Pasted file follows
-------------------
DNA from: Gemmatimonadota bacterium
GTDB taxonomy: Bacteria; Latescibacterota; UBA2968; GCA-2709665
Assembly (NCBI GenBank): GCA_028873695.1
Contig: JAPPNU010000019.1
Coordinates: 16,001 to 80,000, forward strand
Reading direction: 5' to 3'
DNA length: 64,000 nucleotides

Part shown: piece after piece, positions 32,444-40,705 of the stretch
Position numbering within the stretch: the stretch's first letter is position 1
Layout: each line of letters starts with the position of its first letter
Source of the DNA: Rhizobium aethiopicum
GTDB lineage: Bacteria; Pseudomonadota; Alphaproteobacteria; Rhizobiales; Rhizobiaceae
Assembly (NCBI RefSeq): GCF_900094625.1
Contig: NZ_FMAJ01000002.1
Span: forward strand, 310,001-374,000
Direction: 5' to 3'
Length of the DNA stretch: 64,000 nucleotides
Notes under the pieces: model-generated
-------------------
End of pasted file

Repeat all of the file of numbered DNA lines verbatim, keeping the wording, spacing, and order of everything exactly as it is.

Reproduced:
DNA from: Gemmatimonadota bacterium
GTDB taxonomy: Bacteria; Latescibacterota; UBA2968; GCA-2709665
Assembly (NCBI GenBank): GCA_028873695.1
Contig: JAPPNU010000019.1
Coordinates: 16,001 to 80,000, forward strand
Reading direction: 5' to 3'
DNA length: 64,000 nucleotides

Part shown: piece after piece, positions 32,444-40,705 of the stretch
Position numbering within the stretch: the stretch's first letter is position 1
Layout: each line of letters starts with the position of its first letter
Source of the DNA: Rhizobium aethiopicum
GTDB lineage: Bacteria; Pseudomonadota; Alphaproteobacteria; Rhizobiales; Rhizobiaceae
Assembly (NCBI RefSeq): GCF_900094625.1
Contig: NZ_FMAJ01000002.1
Span: forward strand, 310,001-374,000
Direction: 5' to 3'
Length of the DNA stretch: 64,000 nucleotides
Notes under the pieces: model-generated